36.This instrument extends the pilot of a new method for remunerating NHS dentists from its existing end date of 31 March 2020 for another two years. We commented on the initial pilot scheme (composed of three variants) in 2011, which first tested a new approach to the provision of dental care based more on prevention than on the treatment of dental problems. We have seen a number of related instruments in the interim. A refined prototype agreement, based on the outcome of the 2011 exercise, has been under test since April 2016. We were surprised that after eight years the Department for Health and Social Care (DHSC) still feels it has insufficient information to make a decision. DHSC told us:
“The testing of the prototype agreement scheme has so far suggested many practices are able to deliver their expected number of patients seen and treatments delivered or even exceed the required contract delivery but others have underdelivered. This was referenced in the evaluation of the first year of prototyping and the 2nd year evaluation of the scheme (2017-18) found a broadly similar pattern (which will be ready for publication at the end of the pre-election period).
As recommended in the first evaluation report, further practices have been taken into the scheme (27 practices joined between Oct 18 and April 19) and work undertaken to explore the issues. The further period of testing, alongside further probing of the detail of why some practices have achieved and others not, is needed to ensure a robust decision.”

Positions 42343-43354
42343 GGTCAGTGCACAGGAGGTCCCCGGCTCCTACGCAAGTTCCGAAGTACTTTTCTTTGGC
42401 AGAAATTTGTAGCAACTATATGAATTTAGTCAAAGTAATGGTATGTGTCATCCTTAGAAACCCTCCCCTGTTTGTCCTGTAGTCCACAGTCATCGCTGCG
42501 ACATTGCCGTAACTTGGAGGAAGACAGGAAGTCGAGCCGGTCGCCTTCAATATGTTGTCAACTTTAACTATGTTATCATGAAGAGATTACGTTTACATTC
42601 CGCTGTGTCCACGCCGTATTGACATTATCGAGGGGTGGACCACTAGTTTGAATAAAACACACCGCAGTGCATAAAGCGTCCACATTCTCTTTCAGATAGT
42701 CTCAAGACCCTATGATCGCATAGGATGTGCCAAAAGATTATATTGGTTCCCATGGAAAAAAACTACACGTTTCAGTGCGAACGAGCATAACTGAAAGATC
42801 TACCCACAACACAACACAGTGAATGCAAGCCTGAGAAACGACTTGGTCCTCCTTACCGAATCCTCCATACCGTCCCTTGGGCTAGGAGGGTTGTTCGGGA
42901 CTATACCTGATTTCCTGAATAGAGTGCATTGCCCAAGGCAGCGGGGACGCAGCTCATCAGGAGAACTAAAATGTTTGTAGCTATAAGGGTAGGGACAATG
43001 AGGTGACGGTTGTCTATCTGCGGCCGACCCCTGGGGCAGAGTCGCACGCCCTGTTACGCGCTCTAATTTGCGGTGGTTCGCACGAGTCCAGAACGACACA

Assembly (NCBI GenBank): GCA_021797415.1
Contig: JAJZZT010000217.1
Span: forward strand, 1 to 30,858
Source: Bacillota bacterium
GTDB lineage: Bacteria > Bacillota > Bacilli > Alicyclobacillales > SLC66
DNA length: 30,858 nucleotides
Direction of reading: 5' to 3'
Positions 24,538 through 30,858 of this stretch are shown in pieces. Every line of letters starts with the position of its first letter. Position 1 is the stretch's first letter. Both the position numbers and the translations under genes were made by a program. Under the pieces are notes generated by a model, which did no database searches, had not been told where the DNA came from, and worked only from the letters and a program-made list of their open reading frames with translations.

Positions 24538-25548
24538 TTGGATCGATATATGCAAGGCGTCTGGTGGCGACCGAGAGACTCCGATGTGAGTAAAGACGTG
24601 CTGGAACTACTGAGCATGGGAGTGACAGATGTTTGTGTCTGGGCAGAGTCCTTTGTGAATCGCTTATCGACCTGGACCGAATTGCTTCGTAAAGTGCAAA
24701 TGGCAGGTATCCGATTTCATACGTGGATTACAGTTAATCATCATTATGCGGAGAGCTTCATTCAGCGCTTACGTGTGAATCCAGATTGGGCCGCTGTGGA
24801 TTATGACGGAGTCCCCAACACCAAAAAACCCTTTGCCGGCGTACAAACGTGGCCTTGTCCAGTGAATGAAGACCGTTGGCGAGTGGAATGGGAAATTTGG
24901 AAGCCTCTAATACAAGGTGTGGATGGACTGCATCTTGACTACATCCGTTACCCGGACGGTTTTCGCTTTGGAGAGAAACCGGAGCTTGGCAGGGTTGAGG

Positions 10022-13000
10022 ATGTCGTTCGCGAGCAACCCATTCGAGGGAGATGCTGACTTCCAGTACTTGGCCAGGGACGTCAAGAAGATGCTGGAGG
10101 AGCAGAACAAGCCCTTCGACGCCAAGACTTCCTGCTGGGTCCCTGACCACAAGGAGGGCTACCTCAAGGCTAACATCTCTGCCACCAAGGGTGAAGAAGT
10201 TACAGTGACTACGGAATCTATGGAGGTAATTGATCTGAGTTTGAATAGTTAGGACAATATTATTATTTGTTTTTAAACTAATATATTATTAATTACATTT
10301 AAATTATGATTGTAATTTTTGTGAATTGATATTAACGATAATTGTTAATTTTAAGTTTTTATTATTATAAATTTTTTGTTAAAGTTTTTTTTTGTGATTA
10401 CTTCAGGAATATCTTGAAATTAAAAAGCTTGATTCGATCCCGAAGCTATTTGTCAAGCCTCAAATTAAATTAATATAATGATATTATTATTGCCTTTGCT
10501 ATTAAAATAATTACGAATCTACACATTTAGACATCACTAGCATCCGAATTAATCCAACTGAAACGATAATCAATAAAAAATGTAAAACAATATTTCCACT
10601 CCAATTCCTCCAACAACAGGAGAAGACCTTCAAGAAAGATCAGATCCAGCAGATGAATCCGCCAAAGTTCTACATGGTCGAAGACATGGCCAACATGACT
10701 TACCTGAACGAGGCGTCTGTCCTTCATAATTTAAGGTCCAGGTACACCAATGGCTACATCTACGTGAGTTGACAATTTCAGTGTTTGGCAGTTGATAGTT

37.While we strongly advocate evidence-based policy making, this pilot seems to be an extraordinarily protracted process and we would be unhappy to see any further proposals to extend the testing period beyond March 2022.
38.The Chapman Review made a number of proposals for the structural reform of the police discipline and complaints system to streamline procedures and to introduce greater accountability, transparency and independence to the system. The Government legislated for these changes in the Policing and Crime Act 2017, which these four instruments now follow up, replacing and revoking previous regulations to improve the procedures for dealing with allegations of police misconduct and underperformance. These regulations establish a reformed system for handling complaints about the police in England and Wales. They deal with police disciplinary matters and promote greater consistency between the processes followed by the Independent Office for Police Conduct (IOPC) and other investigations under Schedule 3 to the Police Reform Act 2002. For example, changes have been made to the investigation processes to make them simpler and therefore quicker, including a requirement to provide an explanation where investigations take longer than 12 months. The sanctions following a misconduct hearing have also been amended to reintroduce the sanction of reduction in rank, to allow for a more proportionate response to serious misconduct which does not justify dismissal, but which requires a harsher penalty than a final written warning.
11 Pages 18-19, , Session 2017–19 (HL Paper 376).
12 The National Health Service (Primary Dental Services) (Miscellaneous Amendments) Regulations 2011 () in the Committee’s of Session 2010-12 (HL Paper 147).
13 See, for example, the Committee’s , Session 2012-13 (HL Paper 153).
14 Department of Health and Social Care, Dental Contract Reform Evaluation of the first year of prototyping 2016-2017 (May 2018): [accessed 16 January 2020].
15 Home Office, Improving police integrity: reforming the police complaints and disciplinary systems (March 2015): [accessed 16 January 2020].
16 The IOPC replaced the Independent Police Complaints Commission in January 2018.